One of the first purpose-built bar tools ever created, the muddler—a wooden dowel resembling a miniature baseball bat, rounded on one end and flat on the other—has survived largely unchanged for more than two centuries.
Before the arrival of elegant silver cocktail shakers, scalloped julep strainers and spiraled barspoons—and before the arrival of Jerry Thomas himself—the practice of bartending was a far more archaic undertaking. Then, the barman’s tool kit consisted largely of items borrowed from the kitchen (knives, nutmeg graters and strainers), with few tools that existed for the express purpose of drink-making.
Of course, there were exceptions. In Imbibe, for example, David Wondrich describes the historic prevalence of the eggnog stirrer—a hand-operated eggbeater of sorts—as well as that of the loggerhead, also known as a flip-dog. (The latter, essentially an iron rod that’d been warmed in the fireplace ashes, was plunged directly into drinks to heat them, often contributing a characteristic burnt, bitter taste that was popular in the colonial era.)
Chief among this class of tools, however—and the only of its ilk to survive to this day—was the toddy-stick, an early name for what we now know as the muddler. Ranging in size from five to ten inches, the toddy-stick was something of a Swiss Army knife for the 18th–century backbar. Used alternately to break sugar from the loaf, stir drinks and grind spices like a pestle, it was as ubiquitous early on as the toddy itself.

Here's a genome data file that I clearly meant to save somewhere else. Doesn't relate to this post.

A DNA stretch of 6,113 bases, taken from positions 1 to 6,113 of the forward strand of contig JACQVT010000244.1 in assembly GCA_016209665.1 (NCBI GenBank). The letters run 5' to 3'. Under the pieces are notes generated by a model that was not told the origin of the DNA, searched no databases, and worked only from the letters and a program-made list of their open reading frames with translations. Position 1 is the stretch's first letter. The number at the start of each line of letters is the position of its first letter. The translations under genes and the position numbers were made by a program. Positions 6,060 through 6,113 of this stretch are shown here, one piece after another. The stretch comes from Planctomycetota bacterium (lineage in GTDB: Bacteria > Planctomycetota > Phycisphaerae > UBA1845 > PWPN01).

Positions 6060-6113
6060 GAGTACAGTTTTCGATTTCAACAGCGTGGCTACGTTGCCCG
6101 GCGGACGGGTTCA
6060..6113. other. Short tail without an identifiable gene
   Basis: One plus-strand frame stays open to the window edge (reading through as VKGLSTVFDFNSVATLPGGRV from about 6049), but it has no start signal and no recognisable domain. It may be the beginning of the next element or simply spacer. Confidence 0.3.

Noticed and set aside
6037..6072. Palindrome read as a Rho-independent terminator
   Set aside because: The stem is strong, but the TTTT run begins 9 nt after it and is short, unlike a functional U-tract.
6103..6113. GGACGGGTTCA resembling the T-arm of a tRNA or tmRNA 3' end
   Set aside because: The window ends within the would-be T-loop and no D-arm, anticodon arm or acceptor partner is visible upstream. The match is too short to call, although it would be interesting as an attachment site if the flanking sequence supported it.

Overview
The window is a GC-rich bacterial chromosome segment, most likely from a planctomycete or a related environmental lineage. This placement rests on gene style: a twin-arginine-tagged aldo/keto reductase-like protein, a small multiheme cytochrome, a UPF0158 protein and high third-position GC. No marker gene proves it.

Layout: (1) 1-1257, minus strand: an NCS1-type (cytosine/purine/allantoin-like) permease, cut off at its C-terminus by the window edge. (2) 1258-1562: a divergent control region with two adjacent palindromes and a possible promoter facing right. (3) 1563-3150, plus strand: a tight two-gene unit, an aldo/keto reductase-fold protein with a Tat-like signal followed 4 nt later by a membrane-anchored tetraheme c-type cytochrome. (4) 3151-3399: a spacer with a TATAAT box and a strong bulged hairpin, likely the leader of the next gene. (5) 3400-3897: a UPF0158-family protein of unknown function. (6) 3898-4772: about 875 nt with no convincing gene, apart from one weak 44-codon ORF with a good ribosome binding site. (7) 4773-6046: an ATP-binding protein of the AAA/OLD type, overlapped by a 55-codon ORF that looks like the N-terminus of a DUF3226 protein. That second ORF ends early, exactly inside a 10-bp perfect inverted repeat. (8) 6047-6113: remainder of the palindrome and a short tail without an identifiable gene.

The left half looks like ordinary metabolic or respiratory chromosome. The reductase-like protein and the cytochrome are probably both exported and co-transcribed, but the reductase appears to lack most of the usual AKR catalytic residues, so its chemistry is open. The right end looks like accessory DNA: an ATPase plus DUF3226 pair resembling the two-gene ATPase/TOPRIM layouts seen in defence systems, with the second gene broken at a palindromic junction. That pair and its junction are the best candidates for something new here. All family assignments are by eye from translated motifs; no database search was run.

The commercialization of the ice industry in the 1830s, however, challenged the primacy of the toddy-stick. This new class of ice-cold drinks demanded syrups, as opposed to cubes of broken sugar, and glasses overflowing with ice required more delicate tools for stirring. Thus, the toddy-stick was given not only a new name, but a singular new purpose: to muddle fruits and herbs, a task for which it’s still used today.
Though rudimentary in appearance, the muddler is no mere relic of a bygone era of drink making. Rather, its continued existence stands as testament to the timelessness of good, simple design.